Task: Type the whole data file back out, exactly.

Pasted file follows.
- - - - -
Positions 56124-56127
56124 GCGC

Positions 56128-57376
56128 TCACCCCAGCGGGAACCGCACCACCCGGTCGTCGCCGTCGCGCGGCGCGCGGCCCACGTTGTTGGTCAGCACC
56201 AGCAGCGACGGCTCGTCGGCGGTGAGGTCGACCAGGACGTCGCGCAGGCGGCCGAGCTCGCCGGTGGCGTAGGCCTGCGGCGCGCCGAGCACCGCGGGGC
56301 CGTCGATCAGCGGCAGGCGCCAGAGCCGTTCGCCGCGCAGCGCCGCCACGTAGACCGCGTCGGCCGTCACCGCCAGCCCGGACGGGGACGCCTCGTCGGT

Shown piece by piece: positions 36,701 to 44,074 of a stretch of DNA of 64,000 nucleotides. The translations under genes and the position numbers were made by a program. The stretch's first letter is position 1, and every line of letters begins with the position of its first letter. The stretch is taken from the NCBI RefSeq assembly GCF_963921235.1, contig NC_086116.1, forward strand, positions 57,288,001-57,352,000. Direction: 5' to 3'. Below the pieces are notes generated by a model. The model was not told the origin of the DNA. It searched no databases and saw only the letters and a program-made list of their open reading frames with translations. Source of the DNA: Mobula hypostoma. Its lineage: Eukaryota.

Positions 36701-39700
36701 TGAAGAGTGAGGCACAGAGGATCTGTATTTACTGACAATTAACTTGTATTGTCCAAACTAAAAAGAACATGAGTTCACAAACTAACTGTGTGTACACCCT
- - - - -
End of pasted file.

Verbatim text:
Positions 56124-56127
56124 GCGC

Positions 56128-57376
56128 TCACCCCAGCGGGAACCGCACCACCCGGTCGTCGCCGTCGCGCGGCGCGCGGCCCACGTTGTTGGTCAGCACC
56201 AGCAGCGACGGCTCGTCGGCGGTGAGGTCGACCAGGACGTCGCGCAGGCGGCCGAGCTCGCCGGTGGCGTAGGCCTGCGGCGCGCCGAGCACCGCGGGGC
56301 CGTCGATCAGCGGCAGGCGCCAGAGCCGTTCGCCGCGCAGCGCCGCCACGTAGACCGCGTCGGCCGTCACCGCCAGCCCGGACGGGGACGCCTCGTCGGT

Shown piece by piece: positions 36,701 to 44,074 of a stretch of DNA of 64,000 nucleotides. The translations under genes and the position numbers were made by a program. The stretch's first letter is position 1, and every line of letters begins with the position of its first letter. The stretch is taken from the NCBI RefSeq assembly GCF_963921235.1, contig NC_086116.1, forward strand, positions 57,288,001-57,352,000. Direction: 5' to 3'. Below the pieces are notes generated by a model. The model was not told the origin of the DNA. It searched no databases and saw only the letters and a program-made list of their open reading frames with translations. Source of the DNA: Mobula hypostoma. Its lineage: Eukaryota.

Positions 36701-39700
36701 TGAAGAGTGAGGCACAGAGGATCTGTATTTACTGACAATTAACTTGTATTGTCCAAACTAAAAAGAACATGAGTTCACAAACTAACTGTGTGTACACCCT